Not really sailing, but yes definitely to one skiing metaphor. In fact the manuscript was named "Skiing Paradise" before the publishers stepped in. Skiing Paradise was my original metaphor for Fritz's predicament. There really is a ski area on which Stark is modeled, and there is a real trail called Paradise, and it is nasty. The notion was that in midlife we find ourselves committed to the steeps of job, marriage, kids’ adolescence, and there is no way out, and it is scary, and it might actually kill you. But if you hang in there, it ends. It just ends. But you have to get to the bottom to figure that out.

Not very deep, I guess, but I thought it worked.

By the end of Present Value, both Fritz and Linda have made tremendous sacrifices for their children. Is this something they would have done before their worlds got stripped away? Or is it a product of the journey each has undertaken?
I think this a very insightful question. Each of them would have thought that s/he would make any sacrifice for them before, but before, each would have rationalized "sacrifice," and would have concluded that maintenance of the status quo was in the kids’ best interest. I think Fritz and Linda each needed to face risk and predicament to better understand what should be done for the kids. We need to be shaken from complacency to understand what children need, I think.

Even while Fritz and Linda were making mistakes, I found myself rooting for them to make the right choices and succeed. Why is that, especially since they are not particularly sympathetic at first glance?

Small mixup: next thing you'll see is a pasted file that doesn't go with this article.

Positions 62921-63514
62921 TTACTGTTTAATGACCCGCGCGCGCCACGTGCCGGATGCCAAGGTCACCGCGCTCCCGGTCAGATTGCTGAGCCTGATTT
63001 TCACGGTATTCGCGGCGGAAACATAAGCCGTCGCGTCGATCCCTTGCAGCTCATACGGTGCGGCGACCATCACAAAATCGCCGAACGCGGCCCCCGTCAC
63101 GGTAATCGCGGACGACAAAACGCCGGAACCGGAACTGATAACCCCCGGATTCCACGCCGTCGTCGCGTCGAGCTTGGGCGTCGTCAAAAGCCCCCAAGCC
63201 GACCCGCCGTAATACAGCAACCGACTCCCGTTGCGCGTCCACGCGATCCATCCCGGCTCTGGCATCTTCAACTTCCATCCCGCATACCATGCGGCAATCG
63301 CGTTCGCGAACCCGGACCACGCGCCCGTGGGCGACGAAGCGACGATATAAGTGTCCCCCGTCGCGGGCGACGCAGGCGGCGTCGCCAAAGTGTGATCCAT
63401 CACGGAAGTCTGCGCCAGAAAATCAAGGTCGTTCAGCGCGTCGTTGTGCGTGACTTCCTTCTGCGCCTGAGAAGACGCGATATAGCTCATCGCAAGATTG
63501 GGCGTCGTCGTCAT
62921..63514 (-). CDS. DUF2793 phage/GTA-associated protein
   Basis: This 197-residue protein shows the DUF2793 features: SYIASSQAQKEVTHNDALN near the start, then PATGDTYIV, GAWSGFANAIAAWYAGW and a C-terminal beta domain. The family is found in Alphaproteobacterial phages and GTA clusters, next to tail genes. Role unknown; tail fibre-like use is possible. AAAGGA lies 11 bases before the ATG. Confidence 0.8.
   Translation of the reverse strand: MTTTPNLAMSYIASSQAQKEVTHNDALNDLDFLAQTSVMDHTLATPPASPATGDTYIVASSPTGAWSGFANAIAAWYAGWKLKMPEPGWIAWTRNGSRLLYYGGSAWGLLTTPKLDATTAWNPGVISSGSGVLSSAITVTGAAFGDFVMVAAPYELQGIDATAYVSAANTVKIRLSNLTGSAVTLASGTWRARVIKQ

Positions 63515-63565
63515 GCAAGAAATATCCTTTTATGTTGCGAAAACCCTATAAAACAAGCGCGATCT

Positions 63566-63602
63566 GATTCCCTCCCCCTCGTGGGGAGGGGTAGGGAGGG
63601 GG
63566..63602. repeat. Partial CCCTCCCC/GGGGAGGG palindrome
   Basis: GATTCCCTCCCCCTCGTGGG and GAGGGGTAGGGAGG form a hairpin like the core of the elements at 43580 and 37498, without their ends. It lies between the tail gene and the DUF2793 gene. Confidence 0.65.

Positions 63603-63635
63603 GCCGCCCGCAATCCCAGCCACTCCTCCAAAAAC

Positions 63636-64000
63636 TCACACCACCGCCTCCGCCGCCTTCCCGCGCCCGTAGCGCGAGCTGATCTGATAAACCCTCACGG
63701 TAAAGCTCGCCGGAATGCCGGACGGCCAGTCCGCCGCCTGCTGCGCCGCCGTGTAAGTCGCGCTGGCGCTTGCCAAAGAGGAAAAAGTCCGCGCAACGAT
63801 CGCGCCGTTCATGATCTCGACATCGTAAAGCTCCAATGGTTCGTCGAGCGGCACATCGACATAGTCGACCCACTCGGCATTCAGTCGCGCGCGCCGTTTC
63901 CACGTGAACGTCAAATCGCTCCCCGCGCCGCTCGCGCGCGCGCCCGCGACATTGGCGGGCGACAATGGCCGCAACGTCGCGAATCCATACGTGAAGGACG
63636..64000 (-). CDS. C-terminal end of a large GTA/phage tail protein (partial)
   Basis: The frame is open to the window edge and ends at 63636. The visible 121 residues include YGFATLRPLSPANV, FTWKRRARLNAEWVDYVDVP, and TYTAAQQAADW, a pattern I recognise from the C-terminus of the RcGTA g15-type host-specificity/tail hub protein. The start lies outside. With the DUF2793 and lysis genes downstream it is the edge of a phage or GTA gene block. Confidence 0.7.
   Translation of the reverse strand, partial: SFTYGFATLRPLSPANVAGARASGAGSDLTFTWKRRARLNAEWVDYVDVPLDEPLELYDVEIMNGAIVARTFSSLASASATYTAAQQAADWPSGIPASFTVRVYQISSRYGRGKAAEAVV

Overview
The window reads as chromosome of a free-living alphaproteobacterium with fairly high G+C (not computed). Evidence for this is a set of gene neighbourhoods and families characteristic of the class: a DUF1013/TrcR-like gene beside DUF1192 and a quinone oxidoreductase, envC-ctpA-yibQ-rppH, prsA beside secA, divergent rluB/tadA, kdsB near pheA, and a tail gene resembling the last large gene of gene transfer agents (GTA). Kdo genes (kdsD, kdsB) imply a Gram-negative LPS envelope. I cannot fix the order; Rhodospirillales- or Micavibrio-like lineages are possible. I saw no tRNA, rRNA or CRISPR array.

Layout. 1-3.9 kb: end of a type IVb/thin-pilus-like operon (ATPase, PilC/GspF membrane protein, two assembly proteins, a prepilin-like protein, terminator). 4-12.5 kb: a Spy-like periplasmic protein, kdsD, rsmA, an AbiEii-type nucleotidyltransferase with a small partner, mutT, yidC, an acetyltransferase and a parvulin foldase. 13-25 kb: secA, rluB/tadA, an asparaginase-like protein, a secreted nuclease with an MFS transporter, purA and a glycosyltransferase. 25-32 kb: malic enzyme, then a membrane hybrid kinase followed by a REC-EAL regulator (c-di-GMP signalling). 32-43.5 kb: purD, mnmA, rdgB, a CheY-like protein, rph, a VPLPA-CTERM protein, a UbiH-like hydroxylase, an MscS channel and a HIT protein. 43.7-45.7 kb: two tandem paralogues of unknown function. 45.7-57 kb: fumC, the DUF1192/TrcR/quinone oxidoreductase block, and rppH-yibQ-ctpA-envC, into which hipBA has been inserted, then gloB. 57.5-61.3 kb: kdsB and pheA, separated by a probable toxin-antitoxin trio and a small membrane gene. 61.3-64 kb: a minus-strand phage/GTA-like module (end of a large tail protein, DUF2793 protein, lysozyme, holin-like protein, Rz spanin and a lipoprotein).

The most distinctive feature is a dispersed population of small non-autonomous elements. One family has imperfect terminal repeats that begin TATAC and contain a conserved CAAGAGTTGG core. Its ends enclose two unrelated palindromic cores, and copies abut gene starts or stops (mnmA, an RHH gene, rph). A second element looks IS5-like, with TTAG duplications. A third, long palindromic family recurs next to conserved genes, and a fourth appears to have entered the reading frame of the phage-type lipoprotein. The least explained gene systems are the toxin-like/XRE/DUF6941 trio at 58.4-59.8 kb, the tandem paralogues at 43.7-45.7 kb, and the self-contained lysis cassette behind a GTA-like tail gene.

Well, I always liked Fritz. I was just a little frustrated with him. I suppose when you figure out the choice he’s made, one gains admiration for him.

I’m glad you asked the question about Linda. I think it means I succeeded. She started out as a mere cliché and source of humor, but that didn't fully answer. So I worked to give her a little more depth, to explain how she got to be so obsessive; how the culture fed into a naturally obsessive nature, and how the predicament of having to accomplish all the external "successes" as a woman compounded the stress. I wanted the reader to root for her, just a little, by the end.

Reproduced with the permission of the publisher, Villard, 2003

Unless otherwise stated, this interview was conducted at the time the book was first published, and is reproduced with permission of the publisher. This interview may not be reproduced or reprinted without permission in writing from the copyright holder.